World Library  
Flag as Inappropriate
Email this Article

Scenic painting

Article Id: WHEBN0000325064
Reproduction Date:

Title: Scenic painting  
Author: World Heritage Encyclopedia
Language: English
Subject: Scenic design, Outline of stagecraft, Stage machinery, Stagecraft, Stage weight
Publisher: World Heritage Encyclopedia

Scenic painting

A scenic painter at work at the Semperoper in Dresden, Germany

Theatrical scenic painting includes wide-ranging disciplines, encompassing virtually the entire scope of painting and craft techniques. An experienced scenic painter will have skills in landscape painting, figurative painting, trompe l'oeil, and faux finishing, be versatile in different media such as acrylic, oil, and tempera paint, and be an accomplished gilder, plasterer, and sculptor. The techniques and specialized knowledge of the scenic painter in replicating an image to a large scale are largely different from those of the traditional studio artist.. In addition, he or she is often expected to make the finished product fire-proof, and to work quickly within a tight budget.

Traditionally, scenic painters are drawn from the ranks of scenic designers, and in some cases designers paint their own works. Increasingly scenic painting is looked upon as a separate craft, and scenic painters are expected to subordinate their skills to those of the designer. A designer submits scaled paintings, maquettes or photographs, perhaps with original research, and sometimes accompanied by paint samples; the painter is expected to paint scenery to match.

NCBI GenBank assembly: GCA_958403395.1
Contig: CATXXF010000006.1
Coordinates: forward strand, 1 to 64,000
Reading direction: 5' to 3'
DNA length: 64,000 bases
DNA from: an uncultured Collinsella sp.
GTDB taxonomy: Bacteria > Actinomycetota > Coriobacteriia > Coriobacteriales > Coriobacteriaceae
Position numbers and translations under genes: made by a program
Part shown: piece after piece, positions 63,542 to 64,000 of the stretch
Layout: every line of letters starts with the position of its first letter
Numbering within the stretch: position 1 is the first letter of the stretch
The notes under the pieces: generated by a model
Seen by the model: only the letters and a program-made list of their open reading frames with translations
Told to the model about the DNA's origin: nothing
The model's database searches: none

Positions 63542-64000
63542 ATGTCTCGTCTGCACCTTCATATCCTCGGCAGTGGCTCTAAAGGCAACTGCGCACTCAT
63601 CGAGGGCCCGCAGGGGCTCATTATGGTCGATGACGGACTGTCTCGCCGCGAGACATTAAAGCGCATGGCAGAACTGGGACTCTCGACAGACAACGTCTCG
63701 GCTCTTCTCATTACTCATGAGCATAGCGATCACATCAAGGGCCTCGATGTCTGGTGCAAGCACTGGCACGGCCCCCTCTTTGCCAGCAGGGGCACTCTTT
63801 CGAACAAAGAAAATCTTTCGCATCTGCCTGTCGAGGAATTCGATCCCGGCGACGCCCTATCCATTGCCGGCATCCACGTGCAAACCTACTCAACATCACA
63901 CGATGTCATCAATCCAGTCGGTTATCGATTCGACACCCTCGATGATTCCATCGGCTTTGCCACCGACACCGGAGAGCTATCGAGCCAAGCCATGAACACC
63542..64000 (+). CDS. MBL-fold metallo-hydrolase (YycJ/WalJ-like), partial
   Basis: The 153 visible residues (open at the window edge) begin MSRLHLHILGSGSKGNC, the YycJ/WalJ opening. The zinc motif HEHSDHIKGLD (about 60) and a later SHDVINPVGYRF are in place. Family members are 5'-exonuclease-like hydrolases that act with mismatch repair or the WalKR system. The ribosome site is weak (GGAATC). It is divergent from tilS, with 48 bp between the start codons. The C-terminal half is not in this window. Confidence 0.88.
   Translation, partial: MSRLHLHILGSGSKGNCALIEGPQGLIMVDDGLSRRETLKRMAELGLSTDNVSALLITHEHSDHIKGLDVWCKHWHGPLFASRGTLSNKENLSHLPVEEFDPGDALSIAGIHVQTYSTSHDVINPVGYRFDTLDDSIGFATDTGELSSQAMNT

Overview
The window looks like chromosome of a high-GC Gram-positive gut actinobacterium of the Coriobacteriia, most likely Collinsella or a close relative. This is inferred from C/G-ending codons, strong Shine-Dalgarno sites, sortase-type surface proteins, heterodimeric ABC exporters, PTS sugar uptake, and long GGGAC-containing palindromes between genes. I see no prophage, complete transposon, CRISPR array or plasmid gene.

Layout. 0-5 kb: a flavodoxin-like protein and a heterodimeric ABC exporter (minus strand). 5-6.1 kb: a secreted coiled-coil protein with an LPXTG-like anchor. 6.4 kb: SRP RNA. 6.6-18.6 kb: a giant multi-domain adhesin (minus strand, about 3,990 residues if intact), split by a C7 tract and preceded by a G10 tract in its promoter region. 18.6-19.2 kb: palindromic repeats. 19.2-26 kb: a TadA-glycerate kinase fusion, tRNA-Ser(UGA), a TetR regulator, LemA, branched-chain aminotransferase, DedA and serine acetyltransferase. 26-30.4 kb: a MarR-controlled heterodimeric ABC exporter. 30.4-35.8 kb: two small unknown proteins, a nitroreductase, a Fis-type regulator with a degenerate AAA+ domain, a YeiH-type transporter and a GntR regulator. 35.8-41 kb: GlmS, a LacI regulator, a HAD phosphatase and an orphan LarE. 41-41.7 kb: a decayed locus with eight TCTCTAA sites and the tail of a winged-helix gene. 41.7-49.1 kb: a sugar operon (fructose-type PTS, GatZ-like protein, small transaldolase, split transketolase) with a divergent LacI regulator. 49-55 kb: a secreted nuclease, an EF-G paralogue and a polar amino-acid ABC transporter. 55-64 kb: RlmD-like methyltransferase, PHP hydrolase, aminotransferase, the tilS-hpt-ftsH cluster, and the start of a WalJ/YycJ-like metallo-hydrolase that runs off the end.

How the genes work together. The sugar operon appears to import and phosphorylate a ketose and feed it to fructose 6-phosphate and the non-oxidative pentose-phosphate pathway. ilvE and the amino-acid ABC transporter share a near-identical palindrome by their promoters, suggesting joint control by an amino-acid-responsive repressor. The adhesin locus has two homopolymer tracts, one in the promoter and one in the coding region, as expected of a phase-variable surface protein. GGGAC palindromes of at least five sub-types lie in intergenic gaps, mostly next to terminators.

This article was sourced from Creative Commons Attribution-ShareAlike License; additional terms may apply. World Heritage Encyclopedia content is assembled from numerous content providers, Open Access Publishing, and in compliance with The Fair Access to Science and Technology Research Act (FASTR), Wikimedia Foundation, Inc., Public Library of Science, The Encyclopedia of Life, Open Book Publishers (OBP), PubMed, U.S. National Library of Medicine, National Center for Biotechnology Information, U.S. National Library of Medicine, National Institutes of Health (NIH), U.S. Department of Health & Human Services, and, which sources content from all federal, state, local, tribal, and territorial government publication portals (.gov, .mil, .edu). Funding for and content contributors is made possible from the U.S. Congress, E-Government Act of 2002.
Crowd sourced content that is contributed to World Heritage Encyclopedia is peer reviewed and edited by our editorial staff to ensure quality scholarly research articles.
By using this site, you agree to the Terms of Use and Privacy Policy. World Heritage Encyclopedia™ is a registered trademark of the World Public Library Association, a non-profit organization.

Copyright © World Library Foundation. All rights reserved. eBooks from Hawaii eBook Library are sponsored by the World Library Foundation,
a 501c(4) Member's Support Non-Profit Organization, and is NOT affiliated with any governmental agency or department.